cell, to which they give an appearance like that of a little gallery with two rows of pilasters, the connecting arches of which remain after the destruction of the roof and walls. According to the observations of Dr. Schleiden, the formation of fibre never takes place independently of membrane, but occurs in the interior of cells, whose membrane was originally quite simple. He regards Corda's statements to the contrary (Ueber Spiralfaserzellen, 7. and 8.), as formed upon imperfect observations. He says that cells always attain their full size before the fibre appears, and he regards its formation as a part of the process of lignification. In the beginning he states that each cell is filled with starch, rarely with mucus or gum. By degrees the starch is always converted into the latter; this becomes changed, and, as it would seem, always froin without inwards, into jelly. This jelly changes at its surface into a spiral fibre of variable width, which either does or does not adhere to the sides of the cells, and which may be supposed to owe its spiral direction to the course taken by a current setting between the side of the cell and the central mass of jelly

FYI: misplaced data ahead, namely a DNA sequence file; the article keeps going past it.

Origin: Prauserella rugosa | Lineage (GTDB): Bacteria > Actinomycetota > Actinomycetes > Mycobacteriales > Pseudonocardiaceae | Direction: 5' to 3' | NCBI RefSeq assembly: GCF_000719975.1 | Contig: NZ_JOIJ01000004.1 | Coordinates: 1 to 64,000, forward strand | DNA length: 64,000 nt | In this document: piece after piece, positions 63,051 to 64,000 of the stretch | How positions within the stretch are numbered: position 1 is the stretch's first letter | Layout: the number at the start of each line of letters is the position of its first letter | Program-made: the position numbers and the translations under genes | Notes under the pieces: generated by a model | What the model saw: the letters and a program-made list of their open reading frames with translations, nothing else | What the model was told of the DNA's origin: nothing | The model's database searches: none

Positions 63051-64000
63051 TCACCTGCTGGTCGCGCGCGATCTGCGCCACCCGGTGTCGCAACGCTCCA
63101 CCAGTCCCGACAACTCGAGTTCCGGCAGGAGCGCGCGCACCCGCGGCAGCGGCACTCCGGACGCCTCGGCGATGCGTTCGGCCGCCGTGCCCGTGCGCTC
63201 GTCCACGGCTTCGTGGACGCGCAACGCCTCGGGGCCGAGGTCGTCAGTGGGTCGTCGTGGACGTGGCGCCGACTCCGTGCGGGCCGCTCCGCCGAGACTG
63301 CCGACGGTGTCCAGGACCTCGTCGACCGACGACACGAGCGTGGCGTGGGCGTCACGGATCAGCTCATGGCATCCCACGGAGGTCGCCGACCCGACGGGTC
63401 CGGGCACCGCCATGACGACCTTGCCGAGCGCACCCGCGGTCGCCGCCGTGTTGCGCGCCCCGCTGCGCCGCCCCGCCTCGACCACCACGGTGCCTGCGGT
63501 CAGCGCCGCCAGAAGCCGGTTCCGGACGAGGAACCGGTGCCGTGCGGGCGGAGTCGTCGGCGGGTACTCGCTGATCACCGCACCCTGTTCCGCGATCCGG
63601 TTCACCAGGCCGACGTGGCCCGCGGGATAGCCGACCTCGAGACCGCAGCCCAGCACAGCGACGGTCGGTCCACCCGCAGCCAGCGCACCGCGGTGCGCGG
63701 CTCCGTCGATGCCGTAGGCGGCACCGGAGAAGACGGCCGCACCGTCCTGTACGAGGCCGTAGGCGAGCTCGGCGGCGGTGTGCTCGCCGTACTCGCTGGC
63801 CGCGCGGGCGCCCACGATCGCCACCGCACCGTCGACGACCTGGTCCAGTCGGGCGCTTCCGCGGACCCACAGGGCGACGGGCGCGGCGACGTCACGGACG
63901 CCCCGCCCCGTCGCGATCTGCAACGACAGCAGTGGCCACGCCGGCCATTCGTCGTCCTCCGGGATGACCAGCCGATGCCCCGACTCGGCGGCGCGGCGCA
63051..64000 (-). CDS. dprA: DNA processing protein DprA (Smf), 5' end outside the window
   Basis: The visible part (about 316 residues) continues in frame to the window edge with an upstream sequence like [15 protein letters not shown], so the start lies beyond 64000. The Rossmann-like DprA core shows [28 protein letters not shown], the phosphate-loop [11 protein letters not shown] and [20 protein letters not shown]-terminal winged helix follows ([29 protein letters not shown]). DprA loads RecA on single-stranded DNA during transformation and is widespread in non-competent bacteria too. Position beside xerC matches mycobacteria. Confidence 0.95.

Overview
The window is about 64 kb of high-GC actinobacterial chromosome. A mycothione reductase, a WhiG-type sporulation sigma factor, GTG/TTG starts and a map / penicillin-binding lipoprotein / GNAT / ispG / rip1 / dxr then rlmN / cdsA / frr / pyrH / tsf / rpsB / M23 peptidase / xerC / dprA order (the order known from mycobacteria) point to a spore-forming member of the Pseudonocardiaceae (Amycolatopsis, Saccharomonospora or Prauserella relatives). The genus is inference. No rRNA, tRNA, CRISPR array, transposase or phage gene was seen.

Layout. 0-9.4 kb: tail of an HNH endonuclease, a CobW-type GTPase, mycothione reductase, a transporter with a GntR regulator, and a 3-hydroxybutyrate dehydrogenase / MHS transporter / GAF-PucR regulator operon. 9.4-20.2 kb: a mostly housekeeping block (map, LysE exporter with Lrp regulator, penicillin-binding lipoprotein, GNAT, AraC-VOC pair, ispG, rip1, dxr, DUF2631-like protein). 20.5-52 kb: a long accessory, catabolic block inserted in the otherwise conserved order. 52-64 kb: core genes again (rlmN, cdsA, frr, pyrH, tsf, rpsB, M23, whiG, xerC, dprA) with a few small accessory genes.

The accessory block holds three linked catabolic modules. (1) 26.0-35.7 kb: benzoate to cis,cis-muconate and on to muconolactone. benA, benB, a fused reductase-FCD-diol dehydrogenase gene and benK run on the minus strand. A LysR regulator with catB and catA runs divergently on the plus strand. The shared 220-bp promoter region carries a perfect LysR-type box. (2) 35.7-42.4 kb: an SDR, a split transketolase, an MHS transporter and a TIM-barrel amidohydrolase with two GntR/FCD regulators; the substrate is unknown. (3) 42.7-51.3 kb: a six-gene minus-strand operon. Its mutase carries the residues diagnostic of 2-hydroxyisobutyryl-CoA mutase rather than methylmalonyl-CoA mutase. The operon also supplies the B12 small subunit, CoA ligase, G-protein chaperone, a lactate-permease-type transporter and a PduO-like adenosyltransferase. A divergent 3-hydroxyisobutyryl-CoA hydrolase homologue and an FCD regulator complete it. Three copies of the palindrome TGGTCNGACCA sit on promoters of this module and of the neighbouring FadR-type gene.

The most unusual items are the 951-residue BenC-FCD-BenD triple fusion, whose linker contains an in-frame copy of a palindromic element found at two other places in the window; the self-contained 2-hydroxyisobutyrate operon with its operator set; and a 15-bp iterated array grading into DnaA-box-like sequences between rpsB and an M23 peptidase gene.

The following are the more important varieties :
1. Spiral fibres repressed by mucus, but having sufficient elasticity to uncoil when the mucus is dissolved, and then breaking up into rings. (Plate I. fig. 16.) These are what are found in the seed-coat of Collomia linearis. They approach spiral vessels so very nearly, that when I originally discovered them I mistook them for such. They are known by their depressed figure when at rest, by the want of an inclosing membrane, and by their brittleness when uncoiled.
2. Fibres short, straight, and radiating, so as to form little starlike appearances, found in the lining of the anthers of Polygala Chamæbuxus, &c. by Purkinje. (Plate I. fig. 19.)
3. Fibres originating in a circle, curving upwards into a sort of dome, and uniting at the summit, observed by the same anatomist in the anthers of Veronica perfoliata, &c.
4. Fibres standing in rows, each distinct from its neighbour, and having its point hooked, so that the whole has some resemblance to the teeth of a currycomb, in the anthers of Campanula; first noticed by Purkinje. (Plate I. fig. 18.)